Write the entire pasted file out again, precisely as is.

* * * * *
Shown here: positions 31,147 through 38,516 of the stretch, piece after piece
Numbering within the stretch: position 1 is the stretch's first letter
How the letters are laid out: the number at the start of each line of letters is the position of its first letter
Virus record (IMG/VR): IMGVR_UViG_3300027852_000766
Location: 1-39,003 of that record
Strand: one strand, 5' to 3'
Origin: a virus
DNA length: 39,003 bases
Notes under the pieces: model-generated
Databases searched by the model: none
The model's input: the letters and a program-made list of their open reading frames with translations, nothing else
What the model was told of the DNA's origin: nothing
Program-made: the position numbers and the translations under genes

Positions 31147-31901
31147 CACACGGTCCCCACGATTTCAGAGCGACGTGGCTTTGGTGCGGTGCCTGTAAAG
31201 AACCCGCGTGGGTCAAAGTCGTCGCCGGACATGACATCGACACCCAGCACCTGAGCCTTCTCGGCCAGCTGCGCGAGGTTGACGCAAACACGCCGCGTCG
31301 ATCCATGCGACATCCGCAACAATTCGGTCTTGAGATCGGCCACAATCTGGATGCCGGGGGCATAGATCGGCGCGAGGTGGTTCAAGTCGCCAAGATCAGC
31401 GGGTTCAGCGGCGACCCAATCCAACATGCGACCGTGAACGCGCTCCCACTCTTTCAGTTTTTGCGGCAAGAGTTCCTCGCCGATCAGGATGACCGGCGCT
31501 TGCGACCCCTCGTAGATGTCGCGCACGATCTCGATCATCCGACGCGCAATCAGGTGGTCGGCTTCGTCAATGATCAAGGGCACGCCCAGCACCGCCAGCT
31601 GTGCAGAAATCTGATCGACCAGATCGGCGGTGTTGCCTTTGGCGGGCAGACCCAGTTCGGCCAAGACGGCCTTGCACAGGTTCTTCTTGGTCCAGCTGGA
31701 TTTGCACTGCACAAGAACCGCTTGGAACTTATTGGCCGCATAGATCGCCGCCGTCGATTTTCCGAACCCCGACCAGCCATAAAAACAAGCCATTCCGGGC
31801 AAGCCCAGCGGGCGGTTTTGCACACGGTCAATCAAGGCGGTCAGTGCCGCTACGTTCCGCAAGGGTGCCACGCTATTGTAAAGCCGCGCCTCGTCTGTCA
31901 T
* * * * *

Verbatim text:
Shown here: positions 31,147 through 38,516 of the stretch, piece after piece
Numbering within the stretch: position 1 is the stretch's first letter
How the letters are laid out: the number at the start of each line of letters is the position of its first letter
Virus record (IMG/VR): IMGVR_UViG_3300027852_000766
Location: 1-39,003 of that record
Strand: one strand, 5' to 3'
Origin: a virus
DNA length: 39,003 bases
Notes under the pieces: model-generated
Databases searched by the model: none
The model's input: the letters and a program-made list of their open reading frames with translations, nothing else
What the model was told of the DNA's origin: nothing
Program-made: the position numbers and the translations under genes

Positions 31147-31901
31147 CACACGGTCCCCACGATTTCAGAGCGACGTGGCTTTGGTGCGGTGCCTGTAAAG
31201 AACCCGCGTGGGTCAAAGTCGTCGCCGGACATGACATCGACACCCAGCACCTGAGCCTTCTCGGCCAGCTGCGCGAGGTTGACGCAAACACGCCGCGTCG
31301 ATCCATGCGACATCCGCAACAATTCGGTCTTGAGATCGGCCACAATCTGGATGCCGGGGGCATAGATCGGCGCGAGGTGGTTCAAGTCGCCAAGATCAGC
31401 GGGTTCAGCGGCGACCCAATCCAACATGCGACCGTGAACGCGCTCCCACTCTTTCAGTTTTTGCGGCAAGAGTTCCTCGCCGATCAGGATGACCGGCGCT
31501 TGCGACCCCTCGTAGATGTCGCGCACGATCTCGATCATCCGACGCGCAATCAGGTGGTCGGCTTCGTCAATGATCAAGGGCACGCCCAGCACCGCCAGCT
31601 GTGCAGAAATCTGATCGACCAGATCGGCGGTGTTGCCTTTGGCGGGCAGACCCAGTTCGGCCAAGACGGCCTTGCACAGGTTCTTCTTGGTCCAGCTGGA
31701 TTTGCACTGCACAAGAACCGCTTGGAACTTATTGGCCGCATAGATCGCCGCCGTCGATTTTCCGAACCCCGACCAGCCATAAAAACAAGCCATTCCGGGC
31801 AAGCCCAGCGGGCGGTTTTGCACACGGTCAATCAAGGCGGTCAGTGCCGCTACGTTCCGCAAGGGTGCCACGCTATTGTAAAGCCGCGCCTCGTCTGTCA
31901 T